Manuscripts/Mixed Material [Mr. William P. Jones]
“Another interesting incident worthy of note is the wrecking of the Falls County Court House, preparatory to building a new $218,000 County Court House. Of especial interest to me is the removing of the old Falls County clock, which hung in the [cupale?] of the building. It was silenced after fifty-one years of service. It had gone thro' all kinds of weather, but had always tolled the dinner and quitting hour for the employees of the court house and town.
“Neither the heat of summer or the cold of winter was ever able to completely conquer the old time piece and it has been in constant use save for short periods when minor accidents caused it to cease its constant ticking. The big hail of 1913, which shattered 144 windows in the court house, including those about the clock tower, failed to halt its ticks. Thick blankets of snow or heavy coating of ice did not halt its faithful striking of the hour. In times of storm or calm, always the hour would be struck, though sometimes muffled by the blowing of the wind or heightened by the stillness of the night.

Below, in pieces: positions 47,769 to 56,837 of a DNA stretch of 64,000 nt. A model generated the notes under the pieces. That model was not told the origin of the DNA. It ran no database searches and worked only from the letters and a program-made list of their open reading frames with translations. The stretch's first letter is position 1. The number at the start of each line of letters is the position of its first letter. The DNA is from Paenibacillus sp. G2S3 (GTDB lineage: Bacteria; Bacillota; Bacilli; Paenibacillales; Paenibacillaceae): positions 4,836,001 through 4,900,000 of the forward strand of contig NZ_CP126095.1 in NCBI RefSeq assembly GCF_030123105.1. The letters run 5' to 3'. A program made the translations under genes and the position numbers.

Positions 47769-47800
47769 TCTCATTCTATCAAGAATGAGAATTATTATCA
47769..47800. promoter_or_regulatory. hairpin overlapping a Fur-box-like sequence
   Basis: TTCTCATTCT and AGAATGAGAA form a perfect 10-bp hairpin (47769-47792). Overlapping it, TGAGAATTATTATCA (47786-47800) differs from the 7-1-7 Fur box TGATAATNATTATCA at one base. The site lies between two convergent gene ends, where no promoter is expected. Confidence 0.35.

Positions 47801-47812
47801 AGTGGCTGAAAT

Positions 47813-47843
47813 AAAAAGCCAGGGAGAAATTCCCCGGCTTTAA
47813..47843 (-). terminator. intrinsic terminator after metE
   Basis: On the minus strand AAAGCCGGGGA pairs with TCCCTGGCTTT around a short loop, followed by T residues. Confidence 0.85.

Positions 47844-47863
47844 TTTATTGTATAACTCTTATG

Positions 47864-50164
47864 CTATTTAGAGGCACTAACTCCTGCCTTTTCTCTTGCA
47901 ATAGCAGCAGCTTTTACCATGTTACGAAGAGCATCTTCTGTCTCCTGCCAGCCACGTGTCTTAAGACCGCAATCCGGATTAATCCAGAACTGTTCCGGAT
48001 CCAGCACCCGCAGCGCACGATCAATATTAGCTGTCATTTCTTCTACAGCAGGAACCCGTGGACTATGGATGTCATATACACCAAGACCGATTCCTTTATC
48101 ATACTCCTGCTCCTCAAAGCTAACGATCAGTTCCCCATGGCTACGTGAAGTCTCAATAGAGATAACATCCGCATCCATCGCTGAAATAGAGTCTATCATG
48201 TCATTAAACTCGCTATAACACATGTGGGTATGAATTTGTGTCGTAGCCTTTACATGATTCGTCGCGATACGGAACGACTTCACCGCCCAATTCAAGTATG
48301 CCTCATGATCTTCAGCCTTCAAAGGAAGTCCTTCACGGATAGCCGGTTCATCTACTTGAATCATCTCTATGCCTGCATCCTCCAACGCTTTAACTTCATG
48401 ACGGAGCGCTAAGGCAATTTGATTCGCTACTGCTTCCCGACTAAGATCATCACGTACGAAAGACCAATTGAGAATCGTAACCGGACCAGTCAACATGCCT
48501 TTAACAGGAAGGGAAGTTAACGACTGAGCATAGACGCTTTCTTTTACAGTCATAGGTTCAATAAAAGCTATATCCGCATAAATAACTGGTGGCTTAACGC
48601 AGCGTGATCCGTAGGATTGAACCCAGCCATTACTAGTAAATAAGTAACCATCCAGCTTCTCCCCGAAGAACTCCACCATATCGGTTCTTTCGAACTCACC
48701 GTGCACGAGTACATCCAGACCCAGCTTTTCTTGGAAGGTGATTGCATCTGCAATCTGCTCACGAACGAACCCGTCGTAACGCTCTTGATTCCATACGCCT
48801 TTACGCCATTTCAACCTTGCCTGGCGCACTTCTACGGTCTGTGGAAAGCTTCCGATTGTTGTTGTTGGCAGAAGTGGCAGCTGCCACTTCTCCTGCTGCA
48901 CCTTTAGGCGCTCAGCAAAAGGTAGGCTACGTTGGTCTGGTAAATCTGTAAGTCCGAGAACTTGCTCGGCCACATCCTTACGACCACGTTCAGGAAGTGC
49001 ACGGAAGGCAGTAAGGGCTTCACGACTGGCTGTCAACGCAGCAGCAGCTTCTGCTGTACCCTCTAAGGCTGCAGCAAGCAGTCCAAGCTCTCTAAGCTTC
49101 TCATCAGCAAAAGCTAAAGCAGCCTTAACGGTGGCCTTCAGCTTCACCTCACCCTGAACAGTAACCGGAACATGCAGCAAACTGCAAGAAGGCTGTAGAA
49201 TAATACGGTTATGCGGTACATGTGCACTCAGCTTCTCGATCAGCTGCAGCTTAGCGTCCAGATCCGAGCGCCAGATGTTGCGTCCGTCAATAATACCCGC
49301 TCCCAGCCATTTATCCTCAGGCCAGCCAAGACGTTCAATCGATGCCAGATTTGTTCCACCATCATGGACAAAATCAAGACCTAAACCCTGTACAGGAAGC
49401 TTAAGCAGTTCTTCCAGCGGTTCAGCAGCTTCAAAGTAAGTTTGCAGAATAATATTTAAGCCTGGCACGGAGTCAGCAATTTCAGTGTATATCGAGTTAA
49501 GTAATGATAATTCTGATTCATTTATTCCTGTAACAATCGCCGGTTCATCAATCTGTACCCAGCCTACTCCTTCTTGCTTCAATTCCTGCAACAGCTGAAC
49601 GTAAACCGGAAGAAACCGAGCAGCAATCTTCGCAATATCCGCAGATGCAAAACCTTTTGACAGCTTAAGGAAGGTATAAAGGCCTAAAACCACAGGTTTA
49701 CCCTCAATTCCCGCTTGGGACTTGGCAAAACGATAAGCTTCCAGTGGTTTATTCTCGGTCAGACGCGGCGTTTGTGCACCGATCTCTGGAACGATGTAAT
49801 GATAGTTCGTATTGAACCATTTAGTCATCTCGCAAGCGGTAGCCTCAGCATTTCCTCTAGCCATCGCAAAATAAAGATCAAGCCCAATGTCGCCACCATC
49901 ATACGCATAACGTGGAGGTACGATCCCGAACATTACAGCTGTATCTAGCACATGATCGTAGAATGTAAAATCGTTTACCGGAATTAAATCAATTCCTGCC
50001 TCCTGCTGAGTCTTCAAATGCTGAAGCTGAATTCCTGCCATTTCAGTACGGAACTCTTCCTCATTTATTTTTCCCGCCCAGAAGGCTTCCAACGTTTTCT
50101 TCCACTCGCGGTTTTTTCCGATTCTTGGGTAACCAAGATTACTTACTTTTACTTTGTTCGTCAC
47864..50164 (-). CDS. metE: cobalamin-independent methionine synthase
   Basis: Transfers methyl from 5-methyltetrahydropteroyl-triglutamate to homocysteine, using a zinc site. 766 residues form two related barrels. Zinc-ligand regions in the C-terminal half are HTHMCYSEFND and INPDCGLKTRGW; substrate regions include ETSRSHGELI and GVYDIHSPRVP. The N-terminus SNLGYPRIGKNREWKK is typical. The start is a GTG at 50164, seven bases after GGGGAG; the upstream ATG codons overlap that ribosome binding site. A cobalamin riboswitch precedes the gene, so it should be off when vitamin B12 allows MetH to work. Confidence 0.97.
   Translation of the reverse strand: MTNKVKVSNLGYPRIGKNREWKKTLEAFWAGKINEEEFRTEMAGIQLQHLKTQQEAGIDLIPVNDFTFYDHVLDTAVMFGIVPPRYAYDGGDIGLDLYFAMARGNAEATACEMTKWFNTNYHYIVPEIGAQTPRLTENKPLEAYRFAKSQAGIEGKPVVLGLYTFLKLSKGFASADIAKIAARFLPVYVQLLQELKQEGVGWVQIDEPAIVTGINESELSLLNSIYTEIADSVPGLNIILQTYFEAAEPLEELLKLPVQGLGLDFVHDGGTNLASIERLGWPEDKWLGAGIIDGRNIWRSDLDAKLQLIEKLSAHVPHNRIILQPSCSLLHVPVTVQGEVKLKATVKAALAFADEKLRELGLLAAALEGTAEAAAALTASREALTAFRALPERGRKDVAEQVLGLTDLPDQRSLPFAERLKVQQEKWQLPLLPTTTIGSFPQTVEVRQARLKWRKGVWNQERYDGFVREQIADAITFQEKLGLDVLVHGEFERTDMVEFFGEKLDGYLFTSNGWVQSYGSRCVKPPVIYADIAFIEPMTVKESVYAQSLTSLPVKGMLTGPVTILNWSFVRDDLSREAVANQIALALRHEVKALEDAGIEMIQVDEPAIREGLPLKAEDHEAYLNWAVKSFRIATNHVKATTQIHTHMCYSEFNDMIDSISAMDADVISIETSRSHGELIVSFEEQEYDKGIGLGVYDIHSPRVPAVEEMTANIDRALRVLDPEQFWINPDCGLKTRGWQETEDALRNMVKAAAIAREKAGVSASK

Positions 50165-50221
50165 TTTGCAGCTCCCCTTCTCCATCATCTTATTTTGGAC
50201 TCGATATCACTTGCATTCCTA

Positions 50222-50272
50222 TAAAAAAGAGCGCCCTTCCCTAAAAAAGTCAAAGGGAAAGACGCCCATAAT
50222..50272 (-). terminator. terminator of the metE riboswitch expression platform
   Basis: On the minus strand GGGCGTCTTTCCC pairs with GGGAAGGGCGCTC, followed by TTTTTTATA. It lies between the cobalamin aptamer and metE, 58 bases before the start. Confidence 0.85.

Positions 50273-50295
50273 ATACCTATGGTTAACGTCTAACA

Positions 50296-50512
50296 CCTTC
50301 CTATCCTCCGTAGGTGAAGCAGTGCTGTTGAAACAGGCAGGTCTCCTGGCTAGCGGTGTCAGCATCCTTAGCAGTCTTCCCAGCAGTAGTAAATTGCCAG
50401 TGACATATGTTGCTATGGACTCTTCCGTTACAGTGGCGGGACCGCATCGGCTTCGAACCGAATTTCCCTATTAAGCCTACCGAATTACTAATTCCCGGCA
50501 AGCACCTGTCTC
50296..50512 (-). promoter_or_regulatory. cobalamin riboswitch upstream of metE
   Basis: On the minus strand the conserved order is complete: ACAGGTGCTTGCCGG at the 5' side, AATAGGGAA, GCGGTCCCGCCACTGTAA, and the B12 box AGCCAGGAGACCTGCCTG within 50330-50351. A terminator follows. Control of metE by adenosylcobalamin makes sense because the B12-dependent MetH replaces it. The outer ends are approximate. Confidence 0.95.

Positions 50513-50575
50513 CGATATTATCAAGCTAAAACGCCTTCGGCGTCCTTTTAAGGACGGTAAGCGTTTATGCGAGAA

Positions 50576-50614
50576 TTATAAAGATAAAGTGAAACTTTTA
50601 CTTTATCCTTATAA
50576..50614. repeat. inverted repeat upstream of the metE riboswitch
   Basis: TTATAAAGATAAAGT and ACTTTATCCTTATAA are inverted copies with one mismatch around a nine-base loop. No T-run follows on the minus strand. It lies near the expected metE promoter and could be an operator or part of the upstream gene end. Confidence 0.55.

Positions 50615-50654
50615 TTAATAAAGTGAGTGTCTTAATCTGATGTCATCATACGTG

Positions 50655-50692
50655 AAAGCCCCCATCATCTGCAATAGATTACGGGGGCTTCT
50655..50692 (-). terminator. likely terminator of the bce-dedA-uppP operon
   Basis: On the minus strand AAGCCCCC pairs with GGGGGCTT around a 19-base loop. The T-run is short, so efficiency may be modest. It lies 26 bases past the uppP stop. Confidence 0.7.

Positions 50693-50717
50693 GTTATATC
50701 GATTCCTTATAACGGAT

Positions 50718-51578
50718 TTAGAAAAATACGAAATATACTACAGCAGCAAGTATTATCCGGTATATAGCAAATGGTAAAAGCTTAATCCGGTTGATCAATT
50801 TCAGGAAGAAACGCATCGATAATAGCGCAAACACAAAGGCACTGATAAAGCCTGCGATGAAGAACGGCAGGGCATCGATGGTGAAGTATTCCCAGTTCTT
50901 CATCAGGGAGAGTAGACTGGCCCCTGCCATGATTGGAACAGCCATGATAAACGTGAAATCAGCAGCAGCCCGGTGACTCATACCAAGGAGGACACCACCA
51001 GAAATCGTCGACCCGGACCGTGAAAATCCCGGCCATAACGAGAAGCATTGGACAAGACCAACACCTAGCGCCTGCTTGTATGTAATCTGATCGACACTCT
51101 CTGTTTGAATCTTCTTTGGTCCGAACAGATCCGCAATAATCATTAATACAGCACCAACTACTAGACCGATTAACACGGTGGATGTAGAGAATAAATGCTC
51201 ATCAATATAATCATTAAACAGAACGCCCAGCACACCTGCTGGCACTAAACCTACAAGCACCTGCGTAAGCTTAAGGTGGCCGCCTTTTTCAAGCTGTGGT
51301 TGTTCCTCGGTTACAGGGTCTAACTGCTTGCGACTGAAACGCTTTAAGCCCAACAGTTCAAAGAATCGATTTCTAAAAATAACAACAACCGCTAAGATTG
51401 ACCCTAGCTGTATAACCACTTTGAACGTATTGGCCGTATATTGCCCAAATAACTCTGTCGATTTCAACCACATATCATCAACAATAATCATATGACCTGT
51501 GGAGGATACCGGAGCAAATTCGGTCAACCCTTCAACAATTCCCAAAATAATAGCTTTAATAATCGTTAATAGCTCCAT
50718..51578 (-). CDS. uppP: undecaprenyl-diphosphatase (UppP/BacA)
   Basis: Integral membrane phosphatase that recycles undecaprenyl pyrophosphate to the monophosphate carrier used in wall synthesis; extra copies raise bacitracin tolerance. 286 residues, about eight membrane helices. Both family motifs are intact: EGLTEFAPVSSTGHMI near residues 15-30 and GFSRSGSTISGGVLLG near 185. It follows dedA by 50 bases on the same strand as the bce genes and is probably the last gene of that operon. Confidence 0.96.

“Towereing as it did above the country-side, the clock tower was used as a lookout in times of flood, to observe the progress of the rising water from the near-by Brazos river, and many a warning was given in time to rescue inhabitants of the lowlands by the use of the tower. It is possible to view the whole country on a clear day or night. The lights of [Waco?] 28 miles away, may be clearly seen. Many bird's eye views of Marlin and Reagan, (just 11 miles away) have been viewed from the tower as it has been in other nearby communities. Many an old pioneer